WORCESTER — Isaiah Thomas rests in peace in a big tomb at the Worcester Rural Cemetery. with a plaque and a single American flag fluttering in the breeze.
“It’s probably our most famous tomb,” says Monika Andersson, the cemetery’s secretary-treasurer. “It’s No. 1 on our walking tour.”
History buffs come here looking for the American patriot, printer, and publisher who died in 1831. He was the first person to read the Declaration of Independence aloud in New England and is not to be confused with the Celtics point guard who is very much alive.
“I’m a Celtic fan,” says Andersson. “How crazy is it that it’s the exact same spelling?”
She knows all about the other Isiah Thomas, too — the Hall of Fame guard for the Detroit Pistons. He gained infamy in these parts for once proclaiming that if Larry Bird were black, he would be regarded as “just another good guy’’ in the NBA.
The story of how the Celtics’ Isaiah Thomas got his name is well known. Isaiah’s father was a huge Lakers fan and bet a friend that Los Angeles would defeat the Pistons in the 1989 NBA Finals, pledging to name his son after the Detroit star if he lost. Isaiah was born before the Finals, but James had already decided that he liked the name anyway. Isaiah’s mother, however, insisted on the biblical spelling.
But few sports fans have any idea who the original Isaiah Thomas was. No one comes to the cemetery wearing green No. 4 Celtic jerseys. Not yet anyway.
“Nobody has really made the connection,” says Andersson. “Nobody has ever left any Celtics stuff here. Maybe if we were in Boston it would be different.”
At the granite tomb, there’s a slate entrance with a rusted handle and an oxidized bronze-covered keyhole. The present-day Isaiah Thomas has been the key to the Celtics’ success this season and was their only All-Star. But the other Isaiah Thomas made news — literally — more than 240 years ago.
Thomas published the Massachusetts Spy, the largest newspaper in the colonies. Its masthead was decorated with a lot of swirling ink. It looks a lot like the current Celtic guard’s tattooed arms.
The newspaper, published in Boston at the site of the Union Oyster House, advocated freedom from British tyranny. And it got Thomas in trouble. John Hancock told him he needed to get out of town.
“There was a price on his head,” says S.J. Wolfe, senior cataloger at the American Antiquarian Society, which Thomas founded in Worcester in 1812. “He was fomenting revolution with Sam Adams.”
Thomas took his press and made a fast break in the dead of night on April 16, 1775, from Boston by boat to Charlestown and then on to Worcester. He penned an eyewitness account of the battle of Lexington three days later, which was eventually published in the Spy. He said the British troops there had a “design of murder and robbery.”
He scored a huge scoop when he met a dispatch rider who had been sent by General George Washington to Boston with a copy of the Declaration of Independence. The messenger had stopped for refreshments at the King’s Arms Tavern in Worcester, and Thomas introduced himself.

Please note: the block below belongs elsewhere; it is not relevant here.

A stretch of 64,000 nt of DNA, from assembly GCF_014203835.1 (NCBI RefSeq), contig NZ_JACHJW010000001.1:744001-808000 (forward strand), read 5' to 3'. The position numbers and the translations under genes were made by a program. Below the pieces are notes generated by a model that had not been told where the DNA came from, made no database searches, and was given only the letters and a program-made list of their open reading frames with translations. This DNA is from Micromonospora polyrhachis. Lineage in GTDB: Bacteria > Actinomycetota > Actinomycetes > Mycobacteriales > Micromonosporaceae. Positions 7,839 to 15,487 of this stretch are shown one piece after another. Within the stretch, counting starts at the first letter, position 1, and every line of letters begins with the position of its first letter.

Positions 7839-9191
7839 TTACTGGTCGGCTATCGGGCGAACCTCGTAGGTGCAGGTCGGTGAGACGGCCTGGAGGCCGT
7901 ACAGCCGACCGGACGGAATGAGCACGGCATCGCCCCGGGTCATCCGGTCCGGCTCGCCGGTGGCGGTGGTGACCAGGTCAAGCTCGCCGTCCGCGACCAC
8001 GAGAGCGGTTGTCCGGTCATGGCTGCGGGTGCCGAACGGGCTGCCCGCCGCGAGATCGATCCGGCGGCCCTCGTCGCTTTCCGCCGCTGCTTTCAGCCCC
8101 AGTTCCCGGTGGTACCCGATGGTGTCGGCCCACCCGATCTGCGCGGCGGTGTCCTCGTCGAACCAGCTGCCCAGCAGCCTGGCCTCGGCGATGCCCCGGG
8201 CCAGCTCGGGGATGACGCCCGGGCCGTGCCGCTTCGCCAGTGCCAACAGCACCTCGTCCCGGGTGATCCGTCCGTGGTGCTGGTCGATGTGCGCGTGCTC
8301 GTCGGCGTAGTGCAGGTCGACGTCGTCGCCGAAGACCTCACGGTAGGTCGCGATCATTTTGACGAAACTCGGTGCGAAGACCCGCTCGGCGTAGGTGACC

Impressed with the “fearless ardent patriot,” the messenger allowed Thomas to gather the locals at the Worcester Meetinghouse. There he read the Declaration aloud on July 14, 1776. Thomas was just 26, a year younger than the basketball star is now. He got everyone pumped up, even more than when Thomas makes one of his dipsy-doodle layups past much taller defenders.
The Boston-born Thomas lived to be 82 and made a fortune with his publishing empire.
Today, the Antiquarian Society has more than 4 million books and written materials, including the largest collection of pre-1820 imprints in the world. At its main entrance in Worcester, Isaiah Thomas’s portrait hangs over the stairwell of the stately historical resource.
Thomas looks like your typical 18th century guy with a white wig. He’s described as a “tall, handsome, charming, vain, and somewhat hotheaded young man,” according to James David Moran, AAS director of outreach.
Moran thinks he was taller than the 5-foot-9-inch Celtic dynamo.
“Our Thomas was tall, although I don’t know his exact height,” says Moran. “I am guessing, as the average height of an 18th century man was 5-8, Thomas was likely about 6 feet.”
The AAS has hired an actor to bring Isaiah Thomas, white wig and all, to every fifth grade classroom in Worcester.
“Sometimes we do get kids that think it is the basketball Isaiah Thomas coming to their school,” says Moran. “I wouldn’t be disappointed, but they could be.”
He says the patriot and the Celtic have a lot in common.
“Both men,” he says, “in their own time and in their own way, rallied their compatriots to victory.”
Stan Grossfeld can be reached at email@example.com.